Opposition Gears Up as City Passes Living Wage Law


As the Santa Monica City Council on Tuesday gave final approval to its long-debated living wage ordinance, the landmark law triggered a tussle over voters' signatures.

Opponents said they would begin collecting today the approximately 5,700 signatures needed for a public ballot referendum voiding the measure, which would set a minimum hourly pay of $10.50 at about 40 Santa Monica businesses. At the same time, supporters of the living wage ordinance announced efforts to discourage people from signing those petitions.

The ordinance, passed by a 5-2 vote, will require the higher pay at businesses grossing $5 million or more in the city's downtown and beachfront areas and also mandates an additional $1.75 per hour for health benefits the first year, and $2.50 by the second year. Experts say it is the first such law in the nation targeting business not in contracts with a city or on city land.

The ordinance goes into effect next summer. But a clause kicks in next month to protect workers from being fired or harassed if they have been proponents of the law or inform on employers.

"I think this is a very historic night for Santa Monica and all cities with successful tourism districts that are built on the backs of low-wage workers," said Vivian Rothstein of Santa Monicans Allied for Responsible Tourism, which supports the ordinance, along with organized labor and others. "Now our work is to protect this initiative."

Businesses and other opponents said the signature gathering to repeal the law will start this morning in public places. "We definitely feel this needs to be put in front of Santa Monica voters," said Sheri Annis, a Santa Monica-based media consultant and member of Fighting Against Irresponsible Regulation, which formed to thwart the law.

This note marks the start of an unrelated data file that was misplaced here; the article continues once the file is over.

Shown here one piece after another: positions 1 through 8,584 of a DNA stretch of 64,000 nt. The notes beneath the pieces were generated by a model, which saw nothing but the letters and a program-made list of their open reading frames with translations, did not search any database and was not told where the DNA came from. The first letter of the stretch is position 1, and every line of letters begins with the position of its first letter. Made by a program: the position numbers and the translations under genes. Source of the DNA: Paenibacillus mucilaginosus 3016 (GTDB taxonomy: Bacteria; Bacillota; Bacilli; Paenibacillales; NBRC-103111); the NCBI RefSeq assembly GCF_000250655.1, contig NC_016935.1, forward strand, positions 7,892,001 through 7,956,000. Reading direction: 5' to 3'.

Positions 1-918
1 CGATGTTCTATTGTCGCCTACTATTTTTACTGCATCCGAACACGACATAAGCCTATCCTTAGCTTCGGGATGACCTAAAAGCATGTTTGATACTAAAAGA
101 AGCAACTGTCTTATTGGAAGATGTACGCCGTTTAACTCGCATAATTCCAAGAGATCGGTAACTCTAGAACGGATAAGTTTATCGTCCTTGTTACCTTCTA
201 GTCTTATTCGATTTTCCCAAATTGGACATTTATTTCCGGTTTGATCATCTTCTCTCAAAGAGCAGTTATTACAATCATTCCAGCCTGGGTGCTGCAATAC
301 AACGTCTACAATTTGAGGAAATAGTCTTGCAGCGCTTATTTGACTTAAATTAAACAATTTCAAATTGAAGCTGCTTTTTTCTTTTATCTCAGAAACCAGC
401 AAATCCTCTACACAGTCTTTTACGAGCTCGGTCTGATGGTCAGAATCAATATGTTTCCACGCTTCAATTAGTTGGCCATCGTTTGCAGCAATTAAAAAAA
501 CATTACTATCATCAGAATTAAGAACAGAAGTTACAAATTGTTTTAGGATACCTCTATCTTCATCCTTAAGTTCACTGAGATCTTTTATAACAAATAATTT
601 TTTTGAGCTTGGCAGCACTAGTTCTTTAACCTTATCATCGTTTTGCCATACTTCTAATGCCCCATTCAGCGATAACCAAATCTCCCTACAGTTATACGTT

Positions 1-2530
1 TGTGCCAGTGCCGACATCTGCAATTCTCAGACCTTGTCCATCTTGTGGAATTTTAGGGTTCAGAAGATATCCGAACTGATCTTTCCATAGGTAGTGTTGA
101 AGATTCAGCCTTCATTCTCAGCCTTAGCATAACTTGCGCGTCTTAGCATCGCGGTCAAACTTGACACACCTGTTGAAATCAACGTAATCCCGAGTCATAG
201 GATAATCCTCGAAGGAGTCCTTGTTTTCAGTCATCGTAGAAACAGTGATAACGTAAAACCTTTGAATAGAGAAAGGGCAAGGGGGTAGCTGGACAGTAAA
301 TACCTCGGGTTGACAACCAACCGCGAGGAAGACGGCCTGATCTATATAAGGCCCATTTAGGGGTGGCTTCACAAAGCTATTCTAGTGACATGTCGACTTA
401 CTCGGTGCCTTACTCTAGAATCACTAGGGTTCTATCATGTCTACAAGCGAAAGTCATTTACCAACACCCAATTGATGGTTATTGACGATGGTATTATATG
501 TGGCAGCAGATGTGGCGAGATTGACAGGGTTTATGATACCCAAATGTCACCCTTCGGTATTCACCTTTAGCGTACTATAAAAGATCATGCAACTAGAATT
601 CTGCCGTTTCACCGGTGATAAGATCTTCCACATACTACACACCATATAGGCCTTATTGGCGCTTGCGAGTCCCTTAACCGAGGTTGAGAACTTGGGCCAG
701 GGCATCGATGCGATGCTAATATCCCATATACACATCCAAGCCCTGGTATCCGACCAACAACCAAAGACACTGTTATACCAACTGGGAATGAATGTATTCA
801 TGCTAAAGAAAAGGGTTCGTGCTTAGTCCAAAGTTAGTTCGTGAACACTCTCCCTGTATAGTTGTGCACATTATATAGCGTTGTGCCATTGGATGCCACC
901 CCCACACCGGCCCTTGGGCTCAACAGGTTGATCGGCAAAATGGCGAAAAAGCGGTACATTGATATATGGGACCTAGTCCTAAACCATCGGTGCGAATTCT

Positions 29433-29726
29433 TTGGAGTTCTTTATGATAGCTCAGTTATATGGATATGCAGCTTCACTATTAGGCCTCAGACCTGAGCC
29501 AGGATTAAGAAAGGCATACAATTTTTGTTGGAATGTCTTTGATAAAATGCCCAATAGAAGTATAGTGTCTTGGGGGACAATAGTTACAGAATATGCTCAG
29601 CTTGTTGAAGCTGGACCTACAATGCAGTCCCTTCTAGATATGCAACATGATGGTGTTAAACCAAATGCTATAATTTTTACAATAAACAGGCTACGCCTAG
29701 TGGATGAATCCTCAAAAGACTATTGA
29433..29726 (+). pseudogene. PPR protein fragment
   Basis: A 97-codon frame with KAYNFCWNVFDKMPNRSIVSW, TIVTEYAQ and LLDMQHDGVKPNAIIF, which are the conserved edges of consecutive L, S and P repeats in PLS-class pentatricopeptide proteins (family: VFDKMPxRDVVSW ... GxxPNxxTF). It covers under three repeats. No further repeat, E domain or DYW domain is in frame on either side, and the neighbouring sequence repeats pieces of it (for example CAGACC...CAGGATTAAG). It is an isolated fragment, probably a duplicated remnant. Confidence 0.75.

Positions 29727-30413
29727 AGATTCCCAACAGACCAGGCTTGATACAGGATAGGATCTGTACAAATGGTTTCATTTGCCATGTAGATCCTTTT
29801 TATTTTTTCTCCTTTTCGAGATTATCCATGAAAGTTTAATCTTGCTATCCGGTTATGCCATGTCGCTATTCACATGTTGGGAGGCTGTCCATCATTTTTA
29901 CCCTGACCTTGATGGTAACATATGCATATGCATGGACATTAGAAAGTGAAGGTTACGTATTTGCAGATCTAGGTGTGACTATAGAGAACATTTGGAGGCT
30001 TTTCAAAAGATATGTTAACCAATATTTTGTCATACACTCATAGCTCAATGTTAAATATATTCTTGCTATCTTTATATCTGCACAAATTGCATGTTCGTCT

Opponents argue that the law unfairly targets a few businesses, does little to help the working poor and will harm businesses in the city.

Supporters stress that only about 1% of businesses in Santa Monica would be affected. They defend the law's legitimacy by pointing to city funds and policies that have helped create a lucrative tourist area for hotels and restaurants.

Living wage advocates contend that many of those businesses pay such low wages that workers must use public assistance to make ends meet. But some hotels argue that many employees already earn close to the $10.50 when tips are included.

Responsible Tourism group advocates kicked off an anti-referendum campaign last week and on Tuesday evening began distributing leaflets that urged residents not to sign the ballot petitions. They have vowed to locate signature gatherers and lobby would-be signers in front of supermarkets and other spots.

The City Council is taking steps that would force disclosure of financial backing for this and other referendums.

The council Tuesday gave final approval to a law mandating that signature gatherers say whether or not they are paid, if asked. They must also distribute fliers detailing proposed initiatives, referendums and recalls.

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